“Texas: It’s like a whole ’nother country,” or so the state tourism bureau slogan used to insist, but in spite of its yee-haw reputation, Texas is in most ways a whole lot like the rest of the country, including in Texans’ attitudes toward abortion: In recent polls, 54 percent of Texans said they oppose a total ban on the procedure, precisely the same figure found in national polls.
But something very close to a total ban on abortion in the state is what Texas has—a fact that has some Republicans hearing footsteps ahead of Election Day.
They probably are overreacting. Even as “Roe the Vote” signs go up in the manicured yards of affluent lefty neighborhoods around the state, Texans continue to tell pollsters that their top issues are border security, immigration, political corruption, and inflation, in that order, with abortion coming in next as the top issue for only 8 percent of voters compared to a combined 30 percent for border security and immigration. (Border security and immigration are, in effect, one issue in Texas as a matter of political reality. Texans who say their top issue is immigration aren’t usually talking about well-heeled Nigerians settling in Harris County.) Abortion is unlikely to a dispositive issue. In any case, the people with the “Roe the Vote” signs and bumper-stickers probably weren’t going to be super enthusiastic about Greg Abbott irrespective of the Dobbs decision or the consequent activation of Texas’ abortion “trigger” law, which prohibits abortion except in the case of a “life-threatening physical condition aggravated by, caused by, or arising from a pregnancy that places [a woman] at risk of death or poses a serious risk of substantial impairment of a major bodily function.”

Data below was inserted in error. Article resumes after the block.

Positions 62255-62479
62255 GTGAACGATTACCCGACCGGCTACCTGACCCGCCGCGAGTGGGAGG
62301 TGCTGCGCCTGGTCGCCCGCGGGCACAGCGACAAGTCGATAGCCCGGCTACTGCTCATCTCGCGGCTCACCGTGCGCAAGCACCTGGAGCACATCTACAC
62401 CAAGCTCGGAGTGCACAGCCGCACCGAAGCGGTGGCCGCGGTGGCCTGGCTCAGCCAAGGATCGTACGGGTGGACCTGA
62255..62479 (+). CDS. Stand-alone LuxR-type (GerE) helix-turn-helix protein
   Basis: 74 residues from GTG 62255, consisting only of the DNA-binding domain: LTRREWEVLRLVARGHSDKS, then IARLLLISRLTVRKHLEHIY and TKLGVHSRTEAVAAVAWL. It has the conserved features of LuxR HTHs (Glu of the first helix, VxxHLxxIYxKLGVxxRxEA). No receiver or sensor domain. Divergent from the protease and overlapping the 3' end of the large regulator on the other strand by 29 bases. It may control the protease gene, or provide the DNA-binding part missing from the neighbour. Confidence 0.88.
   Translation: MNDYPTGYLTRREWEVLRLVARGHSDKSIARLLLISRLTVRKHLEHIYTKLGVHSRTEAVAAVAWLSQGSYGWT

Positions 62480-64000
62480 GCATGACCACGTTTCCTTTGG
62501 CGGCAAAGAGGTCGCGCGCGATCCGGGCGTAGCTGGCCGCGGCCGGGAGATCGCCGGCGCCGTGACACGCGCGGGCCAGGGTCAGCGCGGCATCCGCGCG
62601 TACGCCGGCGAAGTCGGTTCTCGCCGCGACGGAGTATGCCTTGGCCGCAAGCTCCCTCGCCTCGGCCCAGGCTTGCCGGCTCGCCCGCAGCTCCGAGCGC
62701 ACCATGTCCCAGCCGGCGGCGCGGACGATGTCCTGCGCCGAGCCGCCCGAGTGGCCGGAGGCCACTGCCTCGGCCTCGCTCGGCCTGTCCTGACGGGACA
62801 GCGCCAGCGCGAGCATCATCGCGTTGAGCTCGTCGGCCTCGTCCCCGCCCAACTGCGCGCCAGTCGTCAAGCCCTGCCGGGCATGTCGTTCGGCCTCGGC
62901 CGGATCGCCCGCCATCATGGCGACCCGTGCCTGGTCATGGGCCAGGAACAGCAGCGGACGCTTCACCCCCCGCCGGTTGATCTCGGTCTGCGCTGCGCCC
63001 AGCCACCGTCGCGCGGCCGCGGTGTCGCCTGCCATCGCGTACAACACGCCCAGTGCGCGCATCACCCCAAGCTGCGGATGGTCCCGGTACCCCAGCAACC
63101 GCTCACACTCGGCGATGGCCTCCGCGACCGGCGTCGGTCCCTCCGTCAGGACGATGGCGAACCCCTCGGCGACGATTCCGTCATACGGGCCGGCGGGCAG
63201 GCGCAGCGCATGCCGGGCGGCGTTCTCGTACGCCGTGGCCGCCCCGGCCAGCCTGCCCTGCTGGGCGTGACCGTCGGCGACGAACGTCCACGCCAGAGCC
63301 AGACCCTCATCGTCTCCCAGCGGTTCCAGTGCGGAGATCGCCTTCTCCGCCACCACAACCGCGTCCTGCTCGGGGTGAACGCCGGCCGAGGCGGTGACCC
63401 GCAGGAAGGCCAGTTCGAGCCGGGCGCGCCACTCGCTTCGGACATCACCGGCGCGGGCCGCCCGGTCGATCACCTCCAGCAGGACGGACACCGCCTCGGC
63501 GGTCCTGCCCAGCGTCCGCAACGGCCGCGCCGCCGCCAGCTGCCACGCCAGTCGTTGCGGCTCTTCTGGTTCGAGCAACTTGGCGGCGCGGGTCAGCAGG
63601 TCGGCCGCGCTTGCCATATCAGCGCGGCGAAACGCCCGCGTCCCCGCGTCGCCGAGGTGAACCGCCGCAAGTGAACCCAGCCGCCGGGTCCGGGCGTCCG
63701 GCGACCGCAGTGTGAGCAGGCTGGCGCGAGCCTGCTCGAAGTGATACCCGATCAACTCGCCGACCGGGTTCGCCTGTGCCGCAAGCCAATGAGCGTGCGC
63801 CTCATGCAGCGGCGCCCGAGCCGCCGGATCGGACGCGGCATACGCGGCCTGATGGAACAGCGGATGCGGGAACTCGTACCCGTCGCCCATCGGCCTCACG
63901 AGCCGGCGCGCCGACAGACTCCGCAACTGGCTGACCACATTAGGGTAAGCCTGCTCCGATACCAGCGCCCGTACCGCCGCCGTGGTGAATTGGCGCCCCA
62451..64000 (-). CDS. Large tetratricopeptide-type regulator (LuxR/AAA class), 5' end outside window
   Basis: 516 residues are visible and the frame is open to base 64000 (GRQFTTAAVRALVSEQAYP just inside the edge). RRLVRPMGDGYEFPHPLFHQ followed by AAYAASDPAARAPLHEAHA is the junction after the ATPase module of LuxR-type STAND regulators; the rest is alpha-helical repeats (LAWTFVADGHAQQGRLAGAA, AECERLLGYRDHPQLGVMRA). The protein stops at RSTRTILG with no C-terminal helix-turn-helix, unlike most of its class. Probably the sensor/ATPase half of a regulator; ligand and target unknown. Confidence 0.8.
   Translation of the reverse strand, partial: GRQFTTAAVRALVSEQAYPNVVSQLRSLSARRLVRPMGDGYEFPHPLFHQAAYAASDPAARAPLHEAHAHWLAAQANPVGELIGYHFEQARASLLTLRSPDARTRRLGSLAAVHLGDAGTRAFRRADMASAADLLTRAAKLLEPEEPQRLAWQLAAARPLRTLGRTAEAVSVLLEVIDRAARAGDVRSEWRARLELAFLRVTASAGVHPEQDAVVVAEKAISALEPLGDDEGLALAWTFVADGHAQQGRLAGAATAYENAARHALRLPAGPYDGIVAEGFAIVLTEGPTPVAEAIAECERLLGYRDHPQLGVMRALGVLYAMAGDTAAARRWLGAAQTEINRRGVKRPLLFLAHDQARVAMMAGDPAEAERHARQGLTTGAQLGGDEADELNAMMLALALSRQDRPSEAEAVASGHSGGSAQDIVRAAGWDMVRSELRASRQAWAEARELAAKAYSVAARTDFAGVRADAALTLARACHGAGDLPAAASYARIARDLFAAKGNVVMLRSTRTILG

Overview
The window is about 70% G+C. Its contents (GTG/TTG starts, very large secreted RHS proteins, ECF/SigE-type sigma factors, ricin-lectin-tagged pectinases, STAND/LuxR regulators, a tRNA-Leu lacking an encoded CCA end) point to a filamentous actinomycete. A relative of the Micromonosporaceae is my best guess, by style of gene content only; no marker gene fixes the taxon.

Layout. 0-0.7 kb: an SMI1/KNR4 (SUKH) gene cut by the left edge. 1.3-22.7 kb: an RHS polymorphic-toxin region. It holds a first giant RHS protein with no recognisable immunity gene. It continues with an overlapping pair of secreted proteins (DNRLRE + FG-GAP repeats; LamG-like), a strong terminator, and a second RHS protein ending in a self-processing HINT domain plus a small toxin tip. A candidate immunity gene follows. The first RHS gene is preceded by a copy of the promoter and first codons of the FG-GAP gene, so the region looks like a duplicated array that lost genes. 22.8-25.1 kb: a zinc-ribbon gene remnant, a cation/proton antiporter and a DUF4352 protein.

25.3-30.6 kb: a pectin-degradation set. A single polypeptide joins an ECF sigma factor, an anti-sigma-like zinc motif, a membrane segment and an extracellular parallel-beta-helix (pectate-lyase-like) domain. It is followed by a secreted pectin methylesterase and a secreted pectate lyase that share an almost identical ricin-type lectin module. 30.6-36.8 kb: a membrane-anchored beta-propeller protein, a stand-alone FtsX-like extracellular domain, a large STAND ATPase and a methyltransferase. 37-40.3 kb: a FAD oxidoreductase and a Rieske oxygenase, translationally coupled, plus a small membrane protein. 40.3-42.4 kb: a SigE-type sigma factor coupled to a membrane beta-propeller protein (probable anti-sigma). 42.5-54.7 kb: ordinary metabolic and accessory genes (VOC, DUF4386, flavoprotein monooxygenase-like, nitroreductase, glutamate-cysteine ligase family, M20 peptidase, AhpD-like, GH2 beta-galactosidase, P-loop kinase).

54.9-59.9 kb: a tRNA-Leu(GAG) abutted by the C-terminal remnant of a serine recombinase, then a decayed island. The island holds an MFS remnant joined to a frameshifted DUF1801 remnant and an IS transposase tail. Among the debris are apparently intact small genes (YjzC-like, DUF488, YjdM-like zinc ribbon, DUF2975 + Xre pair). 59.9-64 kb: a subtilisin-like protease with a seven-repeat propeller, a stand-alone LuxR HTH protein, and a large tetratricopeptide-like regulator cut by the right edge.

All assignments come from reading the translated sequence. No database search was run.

That being said, Texas Republicans have no reason to be cocky. The Republican share of the presidential vote in Texas has declined from 61 percent in 2004 to barely 52 percent in 2020—of course, Texan George W. Bush might have been expected to put up a big number in 2004, but Mitt Romney in 2012 finished with a convincing 57.2 percent of the vote in 2012, and John McCain won 55.5 percent in 2008. Maybe Donald Trump’s relatively low numbers in Texas in 2016 and 2022—52.2 in 2016, declining slightly to 52.0 in 2020—were about Trump. But they might have been about the Texas electorate.